Debbie Cerda's blog
Every film festival welcomes filmmakers who attend in support of their projects, but Fantastic Fest offers an unique experience for visitors from the film industry. Tim League, founder of both the festival and Alamo Drafthouse, presents various events that reflect Texas, including a filmmakers luncheon prepared by Chef John Bullington and sponsored by the Texas Film Commission, BBQ runs to Smitty's and Muellers, and the popular annual shotgun event.
Filmmakers from as far as New Zealand and Japan participated in the event this year, which took place at the Capitol City Trap and Skeet Club. After donning safety protection and listening to a thorough safety orientation from experienced shooters, the guests took turns at a walk-through sporting clay course. Each shooting station simulates different hunting situations, and it was interesting to watch the different techniques. Even the novices had a great time on the course, and everyone was cheered on.
If you are planning on attending the South By Southwest (SXSW) Film Conference and Festival next year, you can save money by registering before the first deadline, which is this Friday, September 25. A film badge includes admittance to 9 days of film-festival screenings and premieres, plus 5 days of panels, keynotes, and Q & A sessions. Other perks include entry to the film awards and parties. Currently a film badge costs $325, a savings of $155 from the walk-up rate, so act fast for the best value. You can register here.
Another deadline on the horizon is for early registration to Austin Film Festival and Conference, which starts October 22. Conference panels run through Oct. 25 and festival screenings continue until Oct. 29. You must purchase a badge by September 30, 2009 to receive the discounted rates. There are various badge and passes available that you can check out here.
Finally, keep in mind that VIP tickets for Fantastic Fest 2009 went on sale during the 2008 event, and sold out within 45 minutes. This could very likely happen again this year. We recommend you follow the Fantastic Fest blog and Twitter feed, and we will post an update to the Slackerwood Twitter feed when we hear the news!
[Photo credit: Denia and her family at the Q & A for The Least of These, a documentary on the detainee families at Hutto facility, by Debbie Cerda on Flickr.]
Since I've not personally known anyone with autism, it's not an issue I could relate to until seeing Michel O. Scott's The Horse Boy, which is currently playing at Arbor Great Hills. You may also remember it under its working title, Over the Hills and Far Away. This film, which was partially funded by the Texas Filmmakers' Production Fund, was nominated in 2009 for a Grand Jury prize at the Sundance Film Festival and received the Audience Award at the South by Southwest Film Festival. The compelling documentary portrays the challenges of dealing with a young child stricken with autism, and chronicles the family's attempt to improve their quality of life by exploring non-traditional healing in Mongolia.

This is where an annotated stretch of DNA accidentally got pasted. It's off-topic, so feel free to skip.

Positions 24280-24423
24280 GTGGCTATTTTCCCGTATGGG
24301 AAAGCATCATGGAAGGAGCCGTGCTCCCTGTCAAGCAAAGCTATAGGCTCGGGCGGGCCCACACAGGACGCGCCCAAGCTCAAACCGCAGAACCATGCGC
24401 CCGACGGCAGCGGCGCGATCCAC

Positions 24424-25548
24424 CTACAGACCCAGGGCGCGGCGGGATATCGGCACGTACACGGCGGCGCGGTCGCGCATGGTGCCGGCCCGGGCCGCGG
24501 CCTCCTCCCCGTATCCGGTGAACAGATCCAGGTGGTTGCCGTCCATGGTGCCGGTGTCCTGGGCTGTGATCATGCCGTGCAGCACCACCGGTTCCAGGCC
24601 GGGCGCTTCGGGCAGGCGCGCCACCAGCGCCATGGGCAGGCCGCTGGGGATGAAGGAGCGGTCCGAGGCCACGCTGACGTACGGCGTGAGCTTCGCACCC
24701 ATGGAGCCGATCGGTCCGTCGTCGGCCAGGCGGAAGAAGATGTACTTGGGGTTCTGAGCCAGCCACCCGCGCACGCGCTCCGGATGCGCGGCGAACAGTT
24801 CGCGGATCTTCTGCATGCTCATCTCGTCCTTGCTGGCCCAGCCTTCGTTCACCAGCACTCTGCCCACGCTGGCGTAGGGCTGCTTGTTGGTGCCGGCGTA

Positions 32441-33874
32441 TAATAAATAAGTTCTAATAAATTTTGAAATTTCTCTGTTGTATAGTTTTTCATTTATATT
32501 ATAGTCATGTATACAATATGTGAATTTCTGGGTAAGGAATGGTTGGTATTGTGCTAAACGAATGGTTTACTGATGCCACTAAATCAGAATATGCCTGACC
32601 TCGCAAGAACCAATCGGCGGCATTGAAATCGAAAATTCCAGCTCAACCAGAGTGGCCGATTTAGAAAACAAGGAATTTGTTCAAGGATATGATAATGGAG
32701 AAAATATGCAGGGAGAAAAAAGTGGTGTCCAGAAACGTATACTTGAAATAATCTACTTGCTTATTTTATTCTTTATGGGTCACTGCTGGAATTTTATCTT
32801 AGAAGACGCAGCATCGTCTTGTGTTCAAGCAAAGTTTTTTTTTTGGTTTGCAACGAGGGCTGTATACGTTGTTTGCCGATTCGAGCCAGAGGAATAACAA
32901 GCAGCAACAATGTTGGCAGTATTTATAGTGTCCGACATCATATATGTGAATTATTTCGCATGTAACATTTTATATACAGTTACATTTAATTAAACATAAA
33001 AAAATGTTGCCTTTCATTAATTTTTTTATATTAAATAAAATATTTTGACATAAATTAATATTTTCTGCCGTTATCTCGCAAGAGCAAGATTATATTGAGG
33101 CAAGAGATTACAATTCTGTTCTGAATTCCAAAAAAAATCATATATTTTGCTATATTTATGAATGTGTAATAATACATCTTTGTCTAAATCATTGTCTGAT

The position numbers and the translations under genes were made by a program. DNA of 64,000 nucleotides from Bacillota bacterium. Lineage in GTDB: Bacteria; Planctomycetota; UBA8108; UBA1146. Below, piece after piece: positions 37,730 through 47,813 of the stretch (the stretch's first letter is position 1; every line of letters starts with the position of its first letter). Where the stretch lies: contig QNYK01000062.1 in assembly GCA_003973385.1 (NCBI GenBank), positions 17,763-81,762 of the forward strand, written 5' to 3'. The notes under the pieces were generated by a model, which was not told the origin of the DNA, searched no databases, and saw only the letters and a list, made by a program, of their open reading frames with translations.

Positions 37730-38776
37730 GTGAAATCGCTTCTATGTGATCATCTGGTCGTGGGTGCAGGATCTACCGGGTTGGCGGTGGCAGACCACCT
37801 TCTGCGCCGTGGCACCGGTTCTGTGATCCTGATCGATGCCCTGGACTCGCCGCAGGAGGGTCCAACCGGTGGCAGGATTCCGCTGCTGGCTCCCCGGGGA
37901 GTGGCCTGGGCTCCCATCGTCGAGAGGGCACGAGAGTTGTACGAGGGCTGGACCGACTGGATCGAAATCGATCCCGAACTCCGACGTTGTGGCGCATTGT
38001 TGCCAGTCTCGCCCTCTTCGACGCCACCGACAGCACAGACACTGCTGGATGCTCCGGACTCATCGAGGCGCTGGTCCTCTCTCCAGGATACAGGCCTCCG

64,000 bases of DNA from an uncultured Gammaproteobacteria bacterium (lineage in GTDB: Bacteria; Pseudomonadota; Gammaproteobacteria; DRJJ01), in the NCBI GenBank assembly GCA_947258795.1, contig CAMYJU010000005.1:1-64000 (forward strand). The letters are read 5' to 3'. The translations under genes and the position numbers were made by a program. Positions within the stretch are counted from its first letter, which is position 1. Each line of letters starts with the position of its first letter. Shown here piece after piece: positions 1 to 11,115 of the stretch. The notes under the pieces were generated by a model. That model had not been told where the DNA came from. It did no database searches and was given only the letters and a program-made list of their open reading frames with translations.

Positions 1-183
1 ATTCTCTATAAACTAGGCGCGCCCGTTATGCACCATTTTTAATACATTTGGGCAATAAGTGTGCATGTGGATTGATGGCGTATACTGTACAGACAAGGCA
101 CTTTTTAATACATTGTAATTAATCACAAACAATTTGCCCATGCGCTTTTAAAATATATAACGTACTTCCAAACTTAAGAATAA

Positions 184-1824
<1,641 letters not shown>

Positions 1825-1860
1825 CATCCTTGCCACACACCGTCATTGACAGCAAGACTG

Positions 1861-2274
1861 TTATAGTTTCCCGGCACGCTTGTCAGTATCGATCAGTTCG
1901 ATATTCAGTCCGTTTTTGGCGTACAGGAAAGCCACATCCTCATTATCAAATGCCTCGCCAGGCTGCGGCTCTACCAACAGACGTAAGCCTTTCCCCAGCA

Having met abroad in India, Rupert Isaacson and his wife Kristen Neff found themselves unable to travel effortlessly to the store after their son Rowan was diagnosed at 2 1/2 years of age with autism. At the time The Horse Boy was filmed, 5-year-old Rowan was prone to autistic tantrums that could last for over four hours, and was incapable of using the toilet. It is surprising then that the family would endeavor to travel across the world to Mongolia, meeting with shamans and then ascending 12,000 feet near the Russian border to visit the shamam of the reindeer herders.
I was amazed by the unflinching optimism of the parents through such a laborous journey, but considering Isaacson's role as producer of the Horse Boy (with book option), it's understandable there's a reduction in objectivity. However, filmmaker Michel O. Scott successfully interlaces scenes from the family's "routine" life in Elgin, Texas and their expedition across Mongolia by van and horse with experts who offer insight into autism.
The Austin Film Festival (AFF) has recently announced the panel schedule for the 16th annual film festival and conference to be held October 22-29. The lineup of over 80 panels and roundtable discussions includes an all-star cast of actors, screenwriters, producers, and many others who have contributed to films, television shows and new media including Lethal Weapon, Mad Men, Lost, Freaks and Geeks, Raiders of the Lost Ark and Watchmen.
Featured panelists include Damon Lindelof (Star Trek, Lost), Matthew Weiner (Mad Men, The Sopranos), Melissa Rosenberg (Twilight), Shane Black (Lethal Weapon), William Broyles Jr. (Cast Away, Apollo 13), Paul Feig (Freaks and Geeks, The Office), Michael Green (Kings, Heroes), Peter Hedges (About a Boy, What’s Eating Gilbert Grape), and many more.
The selection of panels features television, screenwriting and filmmaking panels, roundtables, meet-and-greets with conference speakers, roundtables, and more including the seventh annual AFF Pitch Competition. There are a few interesting running series with various speakers throughout the conference, including "Write What You Know," "Breaking into Business," "Script to Screen Series" and "Should Movies Reflect the Real World?"
In 2007, Spanish filmmaker Nacho Vigalondo brought home the Best Feature award at Fantastic Fest for Los Cronocrímenes (Timecrimes), which had its world premiere at the film fest. Shortly after the science-fiction thriller played Fantastic Fest, Timecrimes was picked up for distribution by Magnolia Pictures -- the first distribution deal linked to the Austin festival.